At the other end of the spectrum I’ve seeing invoices which cover numerous shipments in one transaction. There is nothing wrong with this so long as the quantities and values on the invoice can be apportioned per shipment. Such instances must be backed up with a packing list per shipment.

          Staged Consignments, i.e. large plant or machinery shipped over several consignments should be invoiced appropriately. More about Staged Consignments will be covered in another blog.

0 comments on “Blank Invoices”

Blank Invoices

          The penal provisions for importing or producing blank invoices going forward will be much different to the past.

          About 18 years ago I was participating in practical Customs training for passenger baggage searches. The training was based at JIA (Johannesburg International Airport), now ORTIA (OR Tambo International Airport).

          My training partner and I were being monitored by the instructor when opening passenger baggage one morning. My partner came across an original BOL (Bill of Lading) in one gentleman’s baggage. Because I was based at a coastal region I was familiar with reading BOL. As a result, we uncovered several containers of fake goods at a nearby premises. In addition, we found a booklet of blank invoices.

          It is illegal to import or to produce blank invoices which are capable of being completed. Blank or incomplete invoices are seeing to be utilised for fraudulent activities.

          At JIA that morning, we proceeded to issue a penalty of R 100 for every page of blank invoice found. There were 38 pages in total. The blank invoices were seized and later destroyed.

          There is a lot more to this story, but you get the point.

          The penal provisions for importing or producing blank invoices is a Category 1 offence in terms of the Customs Control Act.

          In particular, the new penal provisions are imprisonment or a fine not exceeding R 1 million. The new legislation also provides for an ‘additional’ penalty not exceeding three times the monetary benefit gained or to be gained from using them.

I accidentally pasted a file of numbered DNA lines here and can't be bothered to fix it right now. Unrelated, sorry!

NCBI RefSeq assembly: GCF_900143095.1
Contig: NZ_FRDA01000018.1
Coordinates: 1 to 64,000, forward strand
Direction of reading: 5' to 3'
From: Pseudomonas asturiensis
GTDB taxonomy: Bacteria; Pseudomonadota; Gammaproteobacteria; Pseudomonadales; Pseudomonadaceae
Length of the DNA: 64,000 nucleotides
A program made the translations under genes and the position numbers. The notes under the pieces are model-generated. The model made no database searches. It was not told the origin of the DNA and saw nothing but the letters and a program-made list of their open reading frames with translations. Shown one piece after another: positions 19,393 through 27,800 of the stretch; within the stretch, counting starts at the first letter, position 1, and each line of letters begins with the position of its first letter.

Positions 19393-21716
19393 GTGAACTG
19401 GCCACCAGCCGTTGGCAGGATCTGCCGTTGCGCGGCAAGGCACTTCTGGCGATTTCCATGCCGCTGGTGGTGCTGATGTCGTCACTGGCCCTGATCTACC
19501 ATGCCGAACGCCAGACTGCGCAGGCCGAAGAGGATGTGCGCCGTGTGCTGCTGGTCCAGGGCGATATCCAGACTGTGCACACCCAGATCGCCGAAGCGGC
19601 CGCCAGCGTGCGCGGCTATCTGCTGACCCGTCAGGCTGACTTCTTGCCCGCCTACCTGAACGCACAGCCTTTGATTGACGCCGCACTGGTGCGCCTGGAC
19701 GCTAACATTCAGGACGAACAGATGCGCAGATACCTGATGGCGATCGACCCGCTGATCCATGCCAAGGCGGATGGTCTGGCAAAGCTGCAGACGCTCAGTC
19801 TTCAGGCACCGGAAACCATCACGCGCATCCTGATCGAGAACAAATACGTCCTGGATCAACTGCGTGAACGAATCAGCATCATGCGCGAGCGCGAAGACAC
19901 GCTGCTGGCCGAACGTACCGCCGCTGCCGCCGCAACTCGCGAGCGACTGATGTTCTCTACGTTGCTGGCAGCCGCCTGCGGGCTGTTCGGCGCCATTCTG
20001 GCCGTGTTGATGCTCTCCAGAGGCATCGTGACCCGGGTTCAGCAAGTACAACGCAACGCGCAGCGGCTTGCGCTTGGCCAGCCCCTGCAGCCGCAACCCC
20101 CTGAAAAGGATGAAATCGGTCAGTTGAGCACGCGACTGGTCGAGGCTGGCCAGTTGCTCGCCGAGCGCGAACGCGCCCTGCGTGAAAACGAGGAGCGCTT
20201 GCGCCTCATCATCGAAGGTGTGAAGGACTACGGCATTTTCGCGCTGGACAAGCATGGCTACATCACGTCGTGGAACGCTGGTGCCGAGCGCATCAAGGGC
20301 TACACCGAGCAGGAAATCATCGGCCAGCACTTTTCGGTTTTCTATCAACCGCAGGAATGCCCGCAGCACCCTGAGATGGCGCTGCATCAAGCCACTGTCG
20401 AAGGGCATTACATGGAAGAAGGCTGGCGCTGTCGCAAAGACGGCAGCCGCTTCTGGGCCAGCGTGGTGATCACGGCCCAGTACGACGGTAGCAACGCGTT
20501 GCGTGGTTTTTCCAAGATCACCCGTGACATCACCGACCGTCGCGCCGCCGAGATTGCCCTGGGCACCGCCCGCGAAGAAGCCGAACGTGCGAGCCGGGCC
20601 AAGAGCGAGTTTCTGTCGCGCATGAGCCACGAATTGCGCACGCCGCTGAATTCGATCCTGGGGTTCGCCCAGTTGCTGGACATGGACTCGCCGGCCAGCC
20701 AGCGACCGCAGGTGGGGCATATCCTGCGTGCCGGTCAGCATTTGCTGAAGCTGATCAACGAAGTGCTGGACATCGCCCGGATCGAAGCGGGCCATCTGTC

Would you believe, the gentleman who we had penalised at JIA that morning attempted to bribe another Customs Officer to get the blank pages back. This all after being penalised R 3,800 and with several containers being seized. This was a lot of money 18 years ago.

          The penalties going forward appear to be more in line with the level of criminal activity, if engaged in. 

0 comments on “Amended Invoices for Customs Purposes”

Amended Invoices for Customs Purposes

          This seemingly boring subject contains a few cautioning aspects worth noting.

          Customs requires any change to invoice particulars (especially a change in the transaction value) to be accompanied by an amended invoice. Reasons for amended invoices may include for example:

a.       Amounts debited or credited.

b.      Any amount refunded.

c.       Any additional amounts paid or payable whether in money or in kind.

d.      Any information to be corrected.

e.       If SARS Customs request the invoice to be amended.

f.       If the invoice needs to be split for any reason.

An invoice replacing a previous invoice may only replace one invoice, not multiple invoices. Supplementary invoices may also be produced.

          Amended invoices must contain a statement setting out the reasons for the amendment. It should, where applicable, also be accompanied by documentary evidence of such amendment.

          Customs may refuse to accept an amended invoice if they believe that the amendment is not a true reflection of the change.

          You should be cautioned about Customs requesting an invoice to be amended (point e). Any such request should be based on an investigation of sorts. The outcome of such an investigation must be in writing. It may even be in the form of a Determination issued. If you are not satisfied with a decision made by Customs you should follow the dispute resolution process discussed in previous blogs.

          An amended invoice must be communicated to Customs by means of passing a VOC (Voucher of Correction). This is relevant if the amendment results into any change on the Customs clearance declaration.

          Another area of caution is that any VOC passed for an amended invoice must be done within one month of “receipt” of the amended invoice. While the emphasis is placed on the time of “receipt”, the date when the amended invoice was issued is important.

          One should realistically have received the amended invoice soon after its issue. Taking longer than one month may result in interest being demanded from SARS, i.e. for additional duties and taxes on debit notes.